New online validation services are, however, gaining ground. A firm called Hooyu recently embedded their ID verification service for NatWest. It’s probably more rigorous than traditional methods of ID verification and works in real time.

If you can get these elements working then the member interface is pretty straightforward, be it a web or app-based solution. Hybrid design means you can build one solution that works across all platforms.

Pocket pension portal

So, how about a pensions portal you can carry in your pocket?

Give members a QR code to find the app in an app store. They download the app onto their phone and complete the online ID verification. The great thing about phones is biometric recognition. Once logged in they can do it next time with fingerprint or facial recognition.

The possibilities?
• View benefits and TV in real time
• Update contact details
• Prompt members for their marital status and spouse’s details
• Push the boat out and go for live chat
• Educate members on their scheme benefits and, where appropriate, their options were they to transfer
• Push notifications to members to prompt them into action and make it easy for them to draw their benefits

It’s all feasible now and actually much closer to reality than you might think!

David Davison
Owner – Mantle Hosting Limited


August was a very quiet month in pensions, with perhaps only three things of note happening.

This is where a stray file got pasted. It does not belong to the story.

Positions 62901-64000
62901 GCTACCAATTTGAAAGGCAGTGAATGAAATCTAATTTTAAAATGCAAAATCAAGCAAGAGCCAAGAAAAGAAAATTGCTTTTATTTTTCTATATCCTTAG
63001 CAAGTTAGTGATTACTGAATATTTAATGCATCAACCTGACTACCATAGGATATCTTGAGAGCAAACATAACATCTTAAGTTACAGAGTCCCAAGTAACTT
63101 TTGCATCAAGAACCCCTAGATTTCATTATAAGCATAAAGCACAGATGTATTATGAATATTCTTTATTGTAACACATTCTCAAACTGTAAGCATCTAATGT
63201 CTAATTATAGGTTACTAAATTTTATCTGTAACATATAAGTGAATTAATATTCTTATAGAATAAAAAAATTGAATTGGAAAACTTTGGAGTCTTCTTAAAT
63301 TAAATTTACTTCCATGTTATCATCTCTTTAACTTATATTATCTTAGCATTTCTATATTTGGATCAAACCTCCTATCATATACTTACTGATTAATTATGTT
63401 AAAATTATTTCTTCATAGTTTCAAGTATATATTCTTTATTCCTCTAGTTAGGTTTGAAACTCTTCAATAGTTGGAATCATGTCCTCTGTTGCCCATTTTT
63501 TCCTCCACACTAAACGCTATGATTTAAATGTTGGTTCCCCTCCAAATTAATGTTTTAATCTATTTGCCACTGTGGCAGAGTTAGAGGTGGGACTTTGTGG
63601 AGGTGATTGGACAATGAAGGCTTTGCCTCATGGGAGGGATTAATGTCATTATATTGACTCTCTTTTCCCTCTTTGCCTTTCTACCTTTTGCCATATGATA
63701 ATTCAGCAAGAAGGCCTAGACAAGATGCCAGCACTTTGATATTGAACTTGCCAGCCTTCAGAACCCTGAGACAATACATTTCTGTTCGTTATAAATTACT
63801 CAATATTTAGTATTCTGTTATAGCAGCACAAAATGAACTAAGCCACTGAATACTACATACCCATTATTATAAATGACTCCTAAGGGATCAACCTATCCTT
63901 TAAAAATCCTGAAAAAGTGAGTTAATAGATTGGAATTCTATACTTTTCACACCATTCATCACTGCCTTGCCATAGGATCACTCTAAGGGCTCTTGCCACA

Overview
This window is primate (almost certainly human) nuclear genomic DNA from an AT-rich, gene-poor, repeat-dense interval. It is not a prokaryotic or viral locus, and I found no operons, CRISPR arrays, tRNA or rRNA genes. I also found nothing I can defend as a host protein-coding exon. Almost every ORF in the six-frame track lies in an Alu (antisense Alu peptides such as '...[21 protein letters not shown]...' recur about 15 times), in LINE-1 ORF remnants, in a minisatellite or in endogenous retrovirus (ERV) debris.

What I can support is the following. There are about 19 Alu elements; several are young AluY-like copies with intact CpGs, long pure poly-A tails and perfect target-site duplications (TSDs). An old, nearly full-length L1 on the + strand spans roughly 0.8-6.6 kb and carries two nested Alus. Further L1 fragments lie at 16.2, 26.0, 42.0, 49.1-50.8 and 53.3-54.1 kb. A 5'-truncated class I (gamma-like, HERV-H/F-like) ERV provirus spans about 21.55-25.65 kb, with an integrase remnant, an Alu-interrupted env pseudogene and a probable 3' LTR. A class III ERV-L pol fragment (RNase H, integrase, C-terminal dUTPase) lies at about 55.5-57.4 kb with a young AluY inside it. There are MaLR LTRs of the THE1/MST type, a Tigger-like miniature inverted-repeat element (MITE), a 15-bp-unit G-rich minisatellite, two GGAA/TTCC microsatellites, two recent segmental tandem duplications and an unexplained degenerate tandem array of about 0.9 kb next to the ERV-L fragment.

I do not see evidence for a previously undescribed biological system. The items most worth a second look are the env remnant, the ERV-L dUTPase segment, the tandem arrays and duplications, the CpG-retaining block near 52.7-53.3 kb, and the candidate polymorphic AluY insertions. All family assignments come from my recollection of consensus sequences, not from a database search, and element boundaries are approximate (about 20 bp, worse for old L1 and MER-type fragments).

1. MPs accuse the Government of complacency over cost transparency in the pensions industry

On 5 August Frank Field’s Work and Pensions Committee published a hard-hitting report on its inquiry into pensions costs and transparency. The report acknowledges progress in various areas but concludes overall that it is ‘unconvinced’ that the industry will rise to the challenge of providing clear, transparent information to pension schemes about the costs and charges of investments without legislation requiring mandatory disclosure to a set format for both DC and DB schemes.

The report set out recommendations that went way beyond the pension costs and transparency agenda. They include matters such as the pensions dashboard, accessing DC pensions savings, tax relief on member contributions and FCA resourcing to combat pension scams.

It will be interesting to see what impact the report has on pension policy.

2. The Government moves closer to a complete rethink on the tapered annual allowance

This is wrapped up in the 7 August announcement that the Government will launch a consultation on replacing the 50:50 aspect of reforms to the NHS Pension Scheme that was part of the pension package proposed for senior clinicians in July.

HM Treasury is to review how the tapered annual allowance supports the delivery of public services such as the NHS. It has been reported that the findings of this review will emerge in the Budget and that any eventual reforms would be likely to apply across the whole public and private sectors.

This review is significant. Until now the hope in Government circles had been that the pensions tax crisis in the NHS could be resolved within the current pensions tax framework. It cannot. As this is morphing into a wider review of the tapered annual allowance, it seems that policy in this area is shifting, with the possibility of the taper either being scrapped or substantially modified in this year’s Budget.

3. Changes to the Pensions Ombudsman to go ahead

On 8 August the Department for Work and Pensions (DWP) announced that a number of proposed changes to the operation of the Pensions Ombudsman’s office are to go ahead.